Unidentified International Atomic Energy Agency inspectors are seen after disconnecting the connections between the twin cascades for 20 percent uranium production south of Tehran on Jan. 20. (AFP)
WASHINGTON — US senators questioned Obama administration officials Tuesday for striking an interim pact that allows Tehran to continue developing nuclear arms components.
The influential heads of the Senate Foreign Relations Committee, one Democrat and one Republican, took the Obama administration to task for an interim deal they said is bad for US interests.
The panel’s Democratic chairman, Sen. Robert Menendez of New Jersey, continued walking a political tightrope of trying to support the Obama administration while striking a tough line on Iran.
Menendez cited comments made recently by Ali Akbar Salehi, Iran nuclear agency chief: “ ‘The iceberg of sanctions are melting, while our centrifuges are also still working. This is our greatest achievement.’ ”
Menendez called those comments “my greatest fear.”
The committee’s ranking Republican, Sen. Bob Corker of Tennessee, said the recent interim deal is merely the latest example of a long-standing Iranian tactic.
“If you look at what they are doing and what they’ve done in the past is … they perfect something and then they pause. They perfect something and then they pause,” Corker said. “And so what we have right now is they’ve perfected, no question, the centrifuge capabilities. I think people would say, they want to be a nuclear state, they can be that very quickly.
“And so we have this pause where we have an interim agreement that doesn’t address all the other areas that they have the ability to perfect over this next year,” he said, “which administration officials are already saying this isn’t going to happen in six months, this is probably going to take much longer.”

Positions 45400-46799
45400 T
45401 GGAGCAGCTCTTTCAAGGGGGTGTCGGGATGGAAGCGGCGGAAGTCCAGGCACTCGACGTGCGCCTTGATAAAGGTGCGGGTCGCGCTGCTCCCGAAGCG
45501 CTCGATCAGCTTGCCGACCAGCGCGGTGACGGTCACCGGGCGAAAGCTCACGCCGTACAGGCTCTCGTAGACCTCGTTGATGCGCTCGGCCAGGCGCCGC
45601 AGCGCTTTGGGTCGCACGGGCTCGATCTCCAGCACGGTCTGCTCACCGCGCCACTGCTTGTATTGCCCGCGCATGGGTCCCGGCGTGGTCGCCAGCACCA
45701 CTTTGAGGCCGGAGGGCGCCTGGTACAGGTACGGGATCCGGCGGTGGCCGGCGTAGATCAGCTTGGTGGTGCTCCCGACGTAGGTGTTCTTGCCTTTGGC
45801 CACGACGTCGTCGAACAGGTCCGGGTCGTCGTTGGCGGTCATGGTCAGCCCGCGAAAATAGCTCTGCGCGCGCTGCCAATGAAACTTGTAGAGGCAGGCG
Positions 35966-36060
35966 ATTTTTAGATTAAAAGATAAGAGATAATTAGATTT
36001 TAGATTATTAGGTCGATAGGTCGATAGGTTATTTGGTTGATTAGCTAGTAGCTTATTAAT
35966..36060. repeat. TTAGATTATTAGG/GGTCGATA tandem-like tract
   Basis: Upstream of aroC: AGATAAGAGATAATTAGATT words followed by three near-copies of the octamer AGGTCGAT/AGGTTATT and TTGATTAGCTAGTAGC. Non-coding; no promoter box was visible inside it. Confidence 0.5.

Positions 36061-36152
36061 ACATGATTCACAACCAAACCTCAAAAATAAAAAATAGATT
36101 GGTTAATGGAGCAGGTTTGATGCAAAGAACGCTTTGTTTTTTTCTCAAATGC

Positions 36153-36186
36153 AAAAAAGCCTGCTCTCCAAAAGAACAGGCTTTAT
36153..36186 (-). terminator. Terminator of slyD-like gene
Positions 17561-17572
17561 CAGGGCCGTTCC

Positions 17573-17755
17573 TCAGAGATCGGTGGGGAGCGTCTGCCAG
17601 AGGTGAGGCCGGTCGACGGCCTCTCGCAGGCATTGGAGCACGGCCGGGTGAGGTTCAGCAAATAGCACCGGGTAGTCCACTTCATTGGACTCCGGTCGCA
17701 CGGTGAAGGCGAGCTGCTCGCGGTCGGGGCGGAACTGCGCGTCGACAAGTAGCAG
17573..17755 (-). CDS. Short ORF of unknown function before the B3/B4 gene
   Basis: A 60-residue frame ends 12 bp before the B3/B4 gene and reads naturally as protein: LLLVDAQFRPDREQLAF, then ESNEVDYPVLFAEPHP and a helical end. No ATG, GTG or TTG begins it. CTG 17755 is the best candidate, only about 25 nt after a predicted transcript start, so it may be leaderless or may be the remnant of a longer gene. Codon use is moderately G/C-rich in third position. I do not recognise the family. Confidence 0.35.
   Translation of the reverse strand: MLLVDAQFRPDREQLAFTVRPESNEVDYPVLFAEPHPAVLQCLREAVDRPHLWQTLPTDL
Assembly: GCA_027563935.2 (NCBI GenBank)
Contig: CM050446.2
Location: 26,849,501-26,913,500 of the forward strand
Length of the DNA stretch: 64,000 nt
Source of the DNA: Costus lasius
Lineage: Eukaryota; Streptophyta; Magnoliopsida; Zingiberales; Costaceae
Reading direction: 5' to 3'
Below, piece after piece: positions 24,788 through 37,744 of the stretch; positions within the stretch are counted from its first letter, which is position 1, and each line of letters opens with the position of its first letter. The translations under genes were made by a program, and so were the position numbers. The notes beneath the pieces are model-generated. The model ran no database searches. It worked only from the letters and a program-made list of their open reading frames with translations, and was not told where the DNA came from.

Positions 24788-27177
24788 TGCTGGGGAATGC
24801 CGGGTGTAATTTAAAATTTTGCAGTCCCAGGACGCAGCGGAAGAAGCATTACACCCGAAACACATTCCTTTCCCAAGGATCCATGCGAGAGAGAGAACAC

Menendez, again citing the Iranian official said: “Salehi may be correct — the iceberg of sanctions may melt before we have an agreement in place. That may, in fact, be the Iranian end game. They understand that once the international community ceases banking sanctions that they will have won regardless of whether or not we have a deal.”
Wendy Sherman, the Obama administration’s top negotiator on Iran, countered by telling the committee that an International Atomic Energy Agency (IAEA) inspections team “verified on January 20 that, among other things, Iran stop producing near-20 percent enriched uranium, [and] disabled the configuration of the centrifuge cascades Iran has been using to produce it.”
What’s more, she said Iran “began diluting its existing stockpile of near-20 percent enriched uranium, continue[s] to convert near-20 percent enriched uranium at a rate consistent with past practices, had not installed additional centrifuges at the Natanz or Fordow facilities, had not installed new components at the Arak facility.”
Lawmakers and administration officials clashed over the true impact of economic sanctions on Iran, and whether those measures have pushed Tehran closer to giving up its pursuit of an atomic arsenal. Lawmakers are skeptical, with many voicing support for new, stricter economic sanctions; administration officials want Congress to hold off until talks with Iran play out.
Corker called the sanctions issue an unhelpful “red herring.”
“It’s sort of been a place where the administration can say, ‘Well, sanctions will end up keeping this deal from happening,’ ” he said. “Congress can keep saying, ‘Oh, we’re trying to do something about it.’ And I think it avoids the topic of you, candidly, clearly laying out to us what the end state is that you’re trying to negotiate [toward].” ■